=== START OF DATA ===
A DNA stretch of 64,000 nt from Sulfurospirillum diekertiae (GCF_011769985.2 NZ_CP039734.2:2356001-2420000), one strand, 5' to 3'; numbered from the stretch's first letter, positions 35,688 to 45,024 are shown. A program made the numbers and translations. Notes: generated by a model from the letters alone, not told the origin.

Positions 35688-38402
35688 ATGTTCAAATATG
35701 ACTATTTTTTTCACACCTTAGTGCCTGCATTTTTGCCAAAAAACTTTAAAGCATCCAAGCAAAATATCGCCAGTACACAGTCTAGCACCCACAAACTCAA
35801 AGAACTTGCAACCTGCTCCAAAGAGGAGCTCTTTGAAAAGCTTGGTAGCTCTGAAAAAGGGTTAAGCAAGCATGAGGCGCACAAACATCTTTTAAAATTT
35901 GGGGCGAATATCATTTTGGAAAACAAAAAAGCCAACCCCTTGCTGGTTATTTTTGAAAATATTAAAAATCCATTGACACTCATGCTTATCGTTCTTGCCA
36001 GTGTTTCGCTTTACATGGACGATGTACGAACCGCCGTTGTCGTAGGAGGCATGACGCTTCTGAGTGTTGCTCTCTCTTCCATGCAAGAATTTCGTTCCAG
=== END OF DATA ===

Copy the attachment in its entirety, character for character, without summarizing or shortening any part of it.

A DNA stretch of 64,000 nt from Sulfurospirillum diekertiae (GCF_011769985.2 NZ_CP039734.2:2356001-2420000), one strand, 5' to 3'; numbered from the stretch's first letter, positions 35,688 to 45,024 are shown. A program made the numbers and translations. Notes: generated by a model from the letters alone, not told the origin.

Positions 35688-38402
35688 ATGTTCAAATATG
35701 ACTATTTTTTTCACACCTTAGTGCCTGCATTTTTGCCAAAAAACTTTAAAGCATCCAAGCAAAATATCGCCAGTACACAGTCTAGCACCCACAAACTCAA
35801 AGAACTTGCAACCTGCTCCAAAGAGGAGCTCTTTGAAAAGCTTGGTAGCTCTGAAAAAGGGTTAAGCAAGCATGAGGCGCACAAACATCTTTTAAAATTT
35901 GGGGCGAATATCATTTTGGAAAACAAAAAAGCCAACCCCTTGCTGGTTATTTTTGAAAATATTAAAAATCCATTGACACTCATGCTTATCGTTCTTGCCA
36001 GTGTTTCGCTTTACATGGACGATGTACGAACCGCCGTTGTCGTAGGAGGCATGACGCTTCTGAGTGTTGCTCTCTCTTCCATGCAAGAATTTCGTTCCAG